This guide is directed to advanced/expert SNAP users. Some steps need insight into the implementation of an operator. The code can be obtained from https://github.com/senbox-org. If you struggle anyway, you are welcome to ask your questions in the STEP forum and the developer will give you some hints.
SNAP is doing a lot of things very well. But it has also some flaws. One of the issues SNAP has is memory management during data processing. Especially when using more complex processing graphs the user system often runs out of memory and fails with an error. In such cases, users see error messages like “Cannot construct DataBuffer” or “java.lang.OutOfMemoryError : java heap space”. Actually, we use JAI in the background for memory management. And JAI should release data from the cache if not used anymore. Unfortunately, this doesn’t work out well in all cases. More data is kept in the cache as actually necessary and then we see the aforementioned error messages.
We want to improve this situation in the future. In the end, the memory should be handled in a better way automatically. In order to be able to implement a better algorithm for memory management we need some experience when data needs to be cached and when not. To gain this experience we have developed an operator that caches the data of products. When the global cache is disabled this operator allows caching only the data at certain points in a processing graph. The difficult part is now to find out at which points in the graph the caching operator makes the most sense. The following guide shall give you a first introduction to the usage of the operator. However, we need your feedback regarding the experience you made with the operator. Please visit the STEP forum to report your finding or ask questions if you experience problems.
To tease what is possible to achieve by using this operator we show first an example of a complex processing graph.
The graph on the left was used to atmospherically correct process OLCI data. 23 operators are used in the graph. For each of them, memory is used to cache the processed data. You can imagine, the memory consumption sums up to quite a huge amount. In order to process a usual OLCI PDU, more than 12 GB of memory was consumed and the whole processing took 5 hours. After adding the TileCacheOp at selected positions in the graph we are able to process an OLCI product with 6 GB of memory and in less than 30 minutes.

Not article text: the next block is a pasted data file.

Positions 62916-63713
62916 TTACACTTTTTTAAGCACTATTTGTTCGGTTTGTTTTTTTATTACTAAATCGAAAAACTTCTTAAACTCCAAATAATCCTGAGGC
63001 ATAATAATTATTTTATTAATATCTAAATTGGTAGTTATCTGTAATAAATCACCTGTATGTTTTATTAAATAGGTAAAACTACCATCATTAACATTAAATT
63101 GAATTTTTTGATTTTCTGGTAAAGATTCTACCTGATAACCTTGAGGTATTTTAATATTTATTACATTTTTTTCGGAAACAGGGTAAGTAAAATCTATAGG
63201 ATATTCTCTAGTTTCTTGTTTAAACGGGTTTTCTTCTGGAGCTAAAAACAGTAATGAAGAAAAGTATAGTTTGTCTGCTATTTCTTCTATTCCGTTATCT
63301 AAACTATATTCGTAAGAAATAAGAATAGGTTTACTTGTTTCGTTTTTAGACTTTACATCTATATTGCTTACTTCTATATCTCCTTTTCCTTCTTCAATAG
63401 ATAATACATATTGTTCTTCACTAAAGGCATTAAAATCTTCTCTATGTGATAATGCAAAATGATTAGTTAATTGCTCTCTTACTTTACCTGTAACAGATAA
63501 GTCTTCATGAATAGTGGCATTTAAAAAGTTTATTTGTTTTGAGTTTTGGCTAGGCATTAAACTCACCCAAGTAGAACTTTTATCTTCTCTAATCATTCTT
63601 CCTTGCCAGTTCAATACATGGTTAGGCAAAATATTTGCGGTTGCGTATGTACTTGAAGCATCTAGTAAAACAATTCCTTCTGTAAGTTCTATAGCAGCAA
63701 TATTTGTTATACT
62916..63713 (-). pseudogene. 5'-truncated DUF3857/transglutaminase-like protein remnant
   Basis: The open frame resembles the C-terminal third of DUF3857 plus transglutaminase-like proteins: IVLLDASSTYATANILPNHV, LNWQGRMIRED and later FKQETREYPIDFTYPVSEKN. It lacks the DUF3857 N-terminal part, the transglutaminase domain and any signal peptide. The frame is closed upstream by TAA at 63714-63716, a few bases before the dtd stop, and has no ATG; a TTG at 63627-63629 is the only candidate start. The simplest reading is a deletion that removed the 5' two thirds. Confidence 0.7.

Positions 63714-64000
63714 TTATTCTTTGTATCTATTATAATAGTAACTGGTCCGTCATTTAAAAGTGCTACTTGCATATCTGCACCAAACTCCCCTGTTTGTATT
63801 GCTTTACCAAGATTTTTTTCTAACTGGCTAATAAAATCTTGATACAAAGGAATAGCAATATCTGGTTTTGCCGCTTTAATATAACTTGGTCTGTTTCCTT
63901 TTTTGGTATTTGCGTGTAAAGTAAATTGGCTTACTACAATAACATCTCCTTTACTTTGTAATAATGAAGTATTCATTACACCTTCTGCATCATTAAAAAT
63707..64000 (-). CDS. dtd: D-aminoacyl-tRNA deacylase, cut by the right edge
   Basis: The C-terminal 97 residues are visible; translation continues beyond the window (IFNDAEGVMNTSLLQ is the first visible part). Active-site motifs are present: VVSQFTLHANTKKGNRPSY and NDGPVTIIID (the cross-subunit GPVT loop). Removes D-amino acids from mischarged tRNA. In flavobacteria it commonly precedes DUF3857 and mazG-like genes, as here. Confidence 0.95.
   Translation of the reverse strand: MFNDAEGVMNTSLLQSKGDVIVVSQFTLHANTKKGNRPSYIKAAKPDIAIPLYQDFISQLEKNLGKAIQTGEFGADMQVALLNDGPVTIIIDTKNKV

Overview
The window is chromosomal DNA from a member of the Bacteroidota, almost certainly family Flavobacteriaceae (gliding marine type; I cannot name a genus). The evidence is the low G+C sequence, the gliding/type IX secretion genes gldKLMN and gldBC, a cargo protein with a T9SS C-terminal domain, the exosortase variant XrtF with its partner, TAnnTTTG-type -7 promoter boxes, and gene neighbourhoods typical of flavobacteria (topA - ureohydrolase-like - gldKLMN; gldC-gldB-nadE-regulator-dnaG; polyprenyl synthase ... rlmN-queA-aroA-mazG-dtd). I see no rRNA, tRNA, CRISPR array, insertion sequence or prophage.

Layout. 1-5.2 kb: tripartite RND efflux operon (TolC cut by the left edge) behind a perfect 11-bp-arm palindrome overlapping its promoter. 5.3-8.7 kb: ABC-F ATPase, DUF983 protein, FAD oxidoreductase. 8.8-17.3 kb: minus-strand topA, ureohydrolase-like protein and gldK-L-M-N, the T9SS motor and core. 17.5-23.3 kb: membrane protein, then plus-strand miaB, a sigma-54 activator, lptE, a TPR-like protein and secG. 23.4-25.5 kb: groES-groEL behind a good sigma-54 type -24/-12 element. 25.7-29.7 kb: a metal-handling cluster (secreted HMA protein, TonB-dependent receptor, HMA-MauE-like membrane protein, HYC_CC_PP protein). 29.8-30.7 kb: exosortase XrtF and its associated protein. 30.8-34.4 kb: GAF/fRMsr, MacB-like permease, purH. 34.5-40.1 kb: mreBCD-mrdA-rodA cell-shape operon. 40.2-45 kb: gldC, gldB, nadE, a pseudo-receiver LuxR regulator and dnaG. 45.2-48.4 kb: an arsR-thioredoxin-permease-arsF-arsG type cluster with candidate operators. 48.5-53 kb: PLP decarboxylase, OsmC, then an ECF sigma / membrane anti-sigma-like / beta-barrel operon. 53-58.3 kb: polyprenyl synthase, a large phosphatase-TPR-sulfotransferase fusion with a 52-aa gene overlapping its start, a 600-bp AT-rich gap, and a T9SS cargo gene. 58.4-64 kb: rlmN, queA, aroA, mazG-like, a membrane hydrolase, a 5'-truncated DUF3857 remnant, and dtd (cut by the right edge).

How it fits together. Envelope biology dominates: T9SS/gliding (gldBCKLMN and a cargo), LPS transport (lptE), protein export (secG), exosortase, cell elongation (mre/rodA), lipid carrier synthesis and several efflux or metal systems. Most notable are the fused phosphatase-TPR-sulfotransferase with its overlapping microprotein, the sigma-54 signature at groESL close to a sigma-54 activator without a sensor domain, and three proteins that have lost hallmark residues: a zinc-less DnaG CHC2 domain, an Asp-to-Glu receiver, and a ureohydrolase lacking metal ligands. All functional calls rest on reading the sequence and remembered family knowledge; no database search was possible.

If you want to use the TileCacheOp you need to disable the global cache. Otherwise, data will be cached twice and things will get worse. The simplest way is to modify the snap.properties file you find in the etc folder of the installation directory. Add the following line to it: snap.gpf.disableTileCache = true This way no data is put in the tile cache anymore. This property affects the processing in SNAP Desktop and the command line with gpt. Alternatively, if you only want to change this property for a single run with gpt, you can specify it along with the command line call, e.g.
Tile A tile is a rectangular chunk of data. SNAP does not load all data at once in memory but uses a tiling mechanism. The data of a product is split into multiple tiles. The size of the tiles of a product is often defined by the data format, if not an appropriate size is automatically determined. The tiles are placed in a cache to prevent reading or processing them again if the data is accessed again.
Rules where to add the TileCacheOp